Despite concerns over the highly transmissible Delta variant of Covid-19, which has spread to 85 countries and has become the dominant strain in Gauteng province, the Johnson & Johnson and Pfizer vaccines remain effective, according to the limited data available.
The significant increase in Covid-19 infections in Gauteng has been largely driven by the Delta variant, the National Institute for Communicable Diseases (NICD) confirmed this week.
Accounting for 53% of infections in the province, the variant is 97% more transmissible than the original lineage of the SARS-CoV-2. On Wednesday, the department of health’s daily Covid-19 report showed that Gauteng had more than 85 000 active Covid-19 cases.
People who were previously infected with the formerly dominant Beta variant ― first detected in South Africa ― might be reinfected with the Delta variant.
“From the small dataset that we have seen reported nationally, it appears that there is a risk of reinfection with the Delta variant,” says Alan Christoffels, the director of the South African National Bioinformatics Institute, reiterating that “this is an active area of enquiry [and] research so we can only respond to the data at hand”.
Also drawing his response from limited available data, Wolfgang Preiser, the head of medical virology at Stellenbosch University, says being infected with the Beta variant during South Africa’s second wave of the pandemic “will not provide very good immunity against the Delta variant”.
Whether this lack of immunity will change the expectation of how the third wave progresses remains uncertain, says Preiser, but “it might contribute to what we are seeing in Gauteng”.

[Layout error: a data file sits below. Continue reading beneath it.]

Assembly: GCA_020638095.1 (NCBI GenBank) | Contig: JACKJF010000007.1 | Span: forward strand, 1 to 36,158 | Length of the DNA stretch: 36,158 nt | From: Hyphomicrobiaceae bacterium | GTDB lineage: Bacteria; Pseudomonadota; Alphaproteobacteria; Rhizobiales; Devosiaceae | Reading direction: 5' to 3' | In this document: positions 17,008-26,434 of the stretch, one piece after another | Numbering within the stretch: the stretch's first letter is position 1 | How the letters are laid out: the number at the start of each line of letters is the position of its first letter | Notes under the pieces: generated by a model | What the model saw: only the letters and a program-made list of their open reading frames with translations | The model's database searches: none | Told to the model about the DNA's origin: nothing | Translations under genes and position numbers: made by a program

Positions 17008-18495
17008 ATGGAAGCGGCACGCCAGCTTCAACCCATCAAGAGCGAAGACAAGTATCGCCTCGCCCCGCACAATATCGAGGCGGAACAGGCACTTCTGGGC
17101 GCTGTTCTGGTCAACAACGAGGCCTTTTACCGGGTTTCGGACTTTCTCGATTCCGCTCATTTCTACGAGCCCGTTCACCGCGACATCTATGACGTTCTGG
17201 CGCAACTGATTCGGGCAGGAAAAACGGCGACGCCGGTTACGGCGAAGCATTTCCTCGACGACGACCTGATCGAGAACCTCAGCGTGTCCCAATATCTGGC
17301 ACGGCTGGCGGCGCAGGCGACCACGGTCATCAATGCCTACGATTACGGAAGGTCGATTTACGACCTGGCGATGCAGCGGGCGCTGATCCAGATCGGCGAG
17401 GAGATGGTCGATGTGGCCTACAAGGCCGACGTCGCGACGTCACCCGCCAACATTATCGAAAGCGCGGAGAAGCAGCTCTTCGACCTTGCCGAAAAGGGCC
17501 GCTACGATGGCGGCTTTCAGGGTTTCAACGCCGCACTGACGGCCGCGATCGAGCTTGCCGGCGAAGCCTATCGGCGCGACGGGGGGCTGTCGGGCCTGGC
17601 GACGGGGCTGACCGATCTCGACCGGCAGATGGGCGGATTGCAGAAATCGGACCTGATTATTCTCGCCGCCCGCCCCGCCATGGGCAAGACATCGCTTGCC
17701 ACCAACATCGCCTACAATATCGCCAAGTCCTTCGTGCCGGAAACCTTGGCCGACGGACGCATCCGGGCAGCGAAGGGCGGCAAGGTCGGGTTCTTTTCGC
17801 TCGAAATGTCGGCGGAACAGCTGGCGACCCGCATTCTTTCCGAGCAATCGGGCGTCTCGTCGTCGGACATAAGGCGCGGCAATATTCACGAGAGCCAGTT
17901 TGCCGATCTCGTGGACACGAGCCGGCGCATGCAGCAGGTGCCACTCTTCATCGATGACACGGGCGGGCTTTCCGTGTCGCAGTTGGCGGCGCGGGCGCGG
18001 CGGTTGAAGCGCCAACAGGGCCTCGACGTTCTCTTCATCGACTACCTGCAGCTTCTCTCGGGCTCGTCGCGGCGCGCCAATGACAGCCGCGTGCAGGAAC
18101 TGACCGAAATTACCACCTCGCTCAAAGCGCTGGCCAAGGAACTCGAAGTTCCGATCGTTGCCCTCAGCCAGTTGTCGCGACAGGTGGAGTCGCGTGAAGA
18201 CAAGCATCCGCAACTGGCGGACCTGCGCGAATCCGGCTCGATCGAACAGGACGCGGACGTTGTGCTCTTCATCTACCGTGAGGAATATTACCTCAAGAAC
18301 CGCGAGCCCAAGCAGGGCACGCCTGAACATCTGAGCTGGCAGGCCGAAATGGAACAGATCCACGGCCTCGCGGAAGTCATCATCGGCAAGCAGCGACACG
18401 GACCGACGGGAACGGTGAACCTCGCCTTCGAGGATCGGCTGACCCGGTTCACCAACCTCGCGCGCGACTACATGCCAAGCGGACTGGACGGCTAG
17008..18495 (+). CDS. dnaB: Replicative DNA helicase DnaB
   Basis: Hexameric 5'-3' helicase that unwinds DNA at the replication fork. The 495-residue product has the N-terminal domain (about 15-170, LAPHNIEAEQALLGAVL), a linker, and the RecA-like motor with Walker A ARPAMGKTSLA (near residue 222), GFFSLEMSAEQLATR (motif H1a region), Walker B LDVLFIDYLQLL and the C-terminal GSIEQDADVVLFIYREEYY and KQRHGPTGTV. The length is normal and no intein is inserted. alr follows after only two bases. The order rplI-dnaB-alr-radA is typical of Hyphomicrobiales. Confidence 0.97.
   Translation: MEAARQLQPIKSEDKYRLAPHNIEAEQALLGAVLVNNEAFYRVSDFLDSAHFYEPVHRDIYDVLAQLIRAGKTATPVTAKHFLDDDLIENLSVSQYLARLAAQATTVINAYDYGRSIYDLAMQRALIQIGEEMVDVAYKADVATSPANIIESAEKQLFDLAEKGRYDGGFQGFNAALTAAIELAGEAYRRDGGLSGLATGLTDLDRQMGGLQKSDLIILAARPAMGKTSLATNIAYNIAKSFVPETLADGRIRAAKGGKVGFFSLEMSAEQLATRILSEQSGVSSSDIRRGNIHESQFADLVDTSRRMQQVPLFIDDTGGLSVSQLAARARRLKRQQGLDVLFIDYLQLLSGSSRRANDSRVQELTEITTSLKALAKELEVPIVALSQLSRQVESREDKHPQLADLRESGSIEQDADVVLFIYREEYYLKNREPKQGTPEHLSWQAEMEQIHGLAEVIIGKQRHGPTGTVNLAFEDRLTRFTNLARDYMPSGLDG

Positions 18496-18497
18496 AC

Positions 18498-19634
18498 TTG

In the UK, the Delta variant continues to drive a sharp increase in Covid-19 cases consistent with previous pandemic waves during 2020-21, The Lancet journal reported on 28 June.
The UK recorded 26 068 new infections on Wednesday, its biggest daily increase since January.
According to the journal, daily hospital admissions and the number of patients requiring mechanical ventilation are increasing in both England and Scotland “despite the ongoing roll-out of widespread vaccination in the UK”.
The Oxford AstraZeneca vaccine — which is no longer approved by the South African Health Products Regulatory Authority — forms the basis of the UK’s vaccination programme. It also forms the core of the global Covax programme, which aims to ensure equitable vaccine access across the world.
South Africa’s vaccination programme currently includes two vaccines — the single-shot Johnson & Johnson and the double-shot Pfizer vaccine.
Pfizer offers 80% protection against the Delta variant after two doses, but there is no data yet to indicate the effectiveness of the J&J vaccine, according to Marvin Hsiao, a virologist at the University of Cape Town(UCT)/Groote Schuur Complex of the National Health Laboratory Service.
Emeritus professor in public health medicine at the UCT Jonny Myers says because the AstraZeneca vaccine is a similar type to the J&J vaccine “it is very likely that [the] J&J will be equally protective against severe Covid, hospitalisation and death”.
“The UK’s experience shows that Pfizer is [also] very effective against the Delta variant,” adds Myers. “Double vaccinated people will not get severely ill and will not die.”